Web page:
Many optical and electrochemical sensing technologies as those described in Chapters 1.2 and 1.3 have been engineered to detect cancer biomarkers with both high affinity and high specificity. For such technologies to fulfill their potential and impact the way cancer patients are diagnosed and monitored, it is essential to incorporate them into functional devices that satisfy specific requirements. Device specifications are typically dictated by clinical requirements (what levels of specificity and sensitivity are acceptable) and by the intended end user’s needs (e.g., research tool vs point-of-care test). In this chapter, we present general principles for designing cancer biosensors, focusing primarily on the recent advances in nucleic acid and protein sensors, whether their intended use is in well-resourced research facilities on at the point care (e.g., in a GP’s clinic or on the field). The second part of this chapter focuses on the description of the most promising and most commonly used platforms, including microfluidic chips and lateral flow paper diagnostics. Finally, a selected number of successful case studies are presented that highlights how technologies developed and validated by bioengineers are improving the ways cancer is detected and treated.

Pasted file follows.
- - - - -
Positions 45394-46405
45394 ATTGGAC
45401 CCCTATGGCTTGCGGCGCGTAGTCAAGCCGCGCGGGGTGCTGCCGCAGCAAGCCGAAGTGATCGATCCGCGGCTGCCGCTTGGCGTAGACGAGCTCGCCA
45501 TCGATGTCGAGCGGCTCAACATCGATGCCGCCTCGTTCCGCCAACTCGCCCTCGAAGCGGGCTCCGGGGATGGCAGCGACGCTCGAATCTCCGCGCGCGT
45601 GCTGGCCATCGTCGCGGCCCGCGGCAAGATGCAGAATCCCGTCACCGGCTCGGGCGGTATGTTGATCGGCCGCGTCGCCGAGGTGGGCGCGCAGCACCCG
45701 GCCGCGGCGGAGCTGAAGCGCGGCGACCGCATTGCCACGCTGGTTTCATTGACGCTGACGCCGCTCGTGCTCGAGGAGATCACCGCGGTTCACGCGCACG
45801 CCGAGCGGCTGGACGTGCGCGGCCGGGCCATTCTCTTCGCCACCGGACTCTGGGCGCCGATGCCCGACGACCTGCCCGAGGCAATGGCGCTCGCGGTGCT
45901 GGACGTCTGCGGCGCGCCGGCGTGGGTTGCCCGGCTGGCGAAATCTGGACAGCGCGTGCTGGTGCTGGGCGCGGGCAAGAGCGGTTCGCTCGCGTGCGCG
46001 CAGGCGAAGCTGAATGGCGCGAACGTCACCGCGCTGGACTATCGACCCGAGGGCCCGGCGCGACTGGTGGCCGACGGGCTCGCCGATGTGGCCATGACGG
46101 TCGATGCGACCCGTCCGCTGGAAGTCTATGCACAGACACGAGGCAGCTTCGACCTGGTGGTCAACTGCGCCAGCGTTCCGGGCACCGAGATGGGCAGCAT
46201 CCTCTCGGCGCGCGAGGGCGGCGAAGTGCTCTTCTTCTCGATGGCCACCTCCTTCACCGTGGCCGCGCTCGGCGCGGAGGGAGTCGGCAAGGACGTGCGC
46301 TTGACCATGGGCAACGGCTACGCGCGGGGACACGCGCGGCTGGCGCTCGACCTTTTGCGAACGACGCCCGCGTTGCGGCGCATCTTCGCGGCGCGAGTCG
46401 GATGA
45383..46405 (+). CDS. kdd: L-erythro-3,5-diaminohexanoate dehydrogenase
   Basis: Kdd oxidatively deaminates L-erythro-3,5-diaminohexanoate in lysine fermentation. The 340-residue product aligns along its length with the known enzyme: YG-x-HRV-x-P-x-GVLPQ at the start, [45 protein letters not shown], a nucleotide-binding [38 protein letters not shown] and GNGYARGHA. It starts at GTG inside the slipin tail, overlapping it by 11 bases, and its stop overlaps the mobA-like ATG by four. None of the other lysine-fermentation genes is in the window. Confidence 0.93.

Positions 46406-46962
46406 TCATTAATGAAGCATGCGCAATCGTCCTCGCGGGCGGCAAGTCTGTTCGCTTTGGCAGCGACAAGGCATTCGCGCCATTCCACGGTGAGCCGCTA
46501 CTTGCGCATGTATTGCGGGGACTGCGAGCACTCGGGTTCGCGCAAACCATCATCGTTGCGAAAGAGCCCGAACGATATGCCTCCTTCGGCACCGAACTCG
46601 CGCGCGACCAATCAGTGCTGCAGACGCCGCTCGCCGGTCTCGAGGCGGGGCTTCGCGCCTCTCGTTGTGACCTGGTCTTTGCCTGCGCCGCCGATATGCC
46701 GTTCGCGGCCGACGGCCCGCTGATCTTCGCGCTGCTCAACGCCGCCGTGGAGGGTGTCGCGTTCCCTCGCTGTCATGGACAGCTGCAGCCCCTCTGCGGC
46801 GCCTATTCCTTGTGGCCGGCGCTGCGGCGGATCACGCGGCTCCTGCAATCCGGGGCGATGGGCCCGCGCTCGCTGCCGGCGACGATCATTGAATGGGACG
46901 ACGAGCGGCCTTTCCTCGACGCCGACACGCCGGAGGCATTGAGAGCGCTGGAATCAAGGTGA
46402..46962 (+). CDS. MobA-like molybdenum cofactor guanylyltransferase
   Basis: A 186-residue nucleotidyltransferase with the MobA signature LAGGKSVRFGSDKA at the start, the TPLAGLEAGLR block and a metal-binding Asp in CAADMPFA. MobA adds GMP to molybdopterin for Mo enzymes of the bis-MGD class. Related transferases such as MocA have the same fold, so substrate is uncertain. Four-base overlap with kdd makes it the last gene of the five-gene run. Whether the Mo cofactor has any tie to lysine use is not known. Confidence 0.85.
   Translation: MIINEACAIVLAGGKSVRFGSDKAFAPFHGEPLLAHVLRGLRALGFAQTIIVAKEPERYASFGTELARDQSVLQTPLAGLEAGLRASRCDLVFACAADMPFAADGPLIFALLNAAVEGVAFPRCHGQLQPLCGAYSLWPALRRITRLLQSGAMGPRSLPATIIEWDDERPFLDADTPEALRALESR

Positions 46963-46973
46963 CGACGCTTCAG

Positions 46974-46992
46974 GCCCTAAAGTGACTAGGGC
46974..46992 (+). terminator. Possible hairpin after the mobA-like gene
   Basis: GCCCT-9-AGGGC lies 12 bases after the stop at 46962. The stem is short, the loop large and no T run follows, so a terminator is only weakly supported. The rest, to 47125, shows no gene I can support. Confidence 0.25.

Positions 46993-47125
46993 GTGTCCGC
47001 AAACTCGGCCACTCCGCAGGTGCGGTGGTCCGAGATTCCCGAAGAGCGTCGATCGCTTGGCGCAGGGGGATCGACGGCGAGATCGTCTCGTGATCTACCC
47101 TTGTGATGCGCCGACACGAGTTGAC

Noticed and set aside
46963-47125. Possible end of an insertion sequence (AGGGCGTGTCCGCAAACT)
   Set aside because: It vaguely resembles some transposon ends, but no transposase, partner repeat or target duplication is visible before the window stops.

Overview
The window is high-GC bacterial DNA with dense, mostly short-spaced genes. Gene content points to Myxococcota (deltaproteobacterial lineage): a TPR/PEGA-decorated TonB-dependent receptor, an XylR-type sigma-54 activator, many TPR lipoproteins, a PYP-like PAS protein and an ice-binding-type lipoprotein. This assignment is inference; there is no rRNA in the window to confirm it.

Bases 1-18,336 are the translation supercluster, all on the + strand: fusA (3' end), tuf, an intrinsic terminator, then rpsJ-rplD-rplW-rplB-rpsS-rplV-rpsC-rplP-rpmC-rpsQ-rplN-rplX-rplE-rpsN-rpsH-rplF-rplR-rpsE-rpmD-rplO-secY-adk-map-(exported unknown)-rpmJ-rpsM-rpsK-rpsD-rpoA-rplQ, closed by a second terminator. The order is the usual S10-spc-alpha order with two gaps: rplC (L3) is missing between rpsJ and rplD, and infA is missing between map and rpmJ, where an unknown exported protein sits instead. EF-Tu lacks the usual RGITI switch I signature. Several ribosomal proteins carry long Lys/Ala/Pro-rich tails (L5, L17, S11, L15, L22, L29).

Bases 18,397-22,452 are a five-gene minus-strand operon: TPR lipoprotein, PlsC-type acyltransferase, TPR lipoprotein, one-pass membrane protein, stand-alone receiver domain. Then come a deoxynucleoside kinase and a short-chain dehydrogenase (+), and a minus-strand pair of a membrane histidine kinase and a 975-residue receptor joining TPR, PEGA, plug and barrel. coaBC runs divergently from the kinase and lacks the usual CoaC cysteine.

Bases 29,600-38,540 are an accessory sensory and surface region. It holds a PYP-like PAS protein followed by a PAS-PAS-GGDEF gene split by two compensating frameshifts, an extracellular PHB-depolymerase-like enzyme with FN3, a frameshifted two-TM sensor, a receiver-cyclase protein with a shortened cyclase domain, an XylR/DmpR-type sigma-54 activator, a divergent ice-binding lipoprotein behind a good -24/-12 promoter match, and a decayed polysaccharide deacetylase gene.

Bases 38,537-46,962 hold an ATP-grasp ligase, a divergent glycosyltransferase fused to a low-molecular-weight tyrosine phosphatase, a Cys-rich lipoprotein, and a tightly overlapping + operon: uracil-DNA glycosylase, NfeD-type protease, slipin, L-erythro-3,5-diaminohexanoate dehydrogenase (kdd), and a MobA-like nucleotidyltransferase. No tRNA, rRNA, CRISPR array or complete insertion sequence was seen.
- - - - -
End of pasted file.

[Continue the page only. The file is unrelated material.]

|Original language||English (US)|
|Title of host publication||Bioengineering Innovative Solutions for Cancer|
|Number of pages||19|
|State||Published - Jan 1 2019|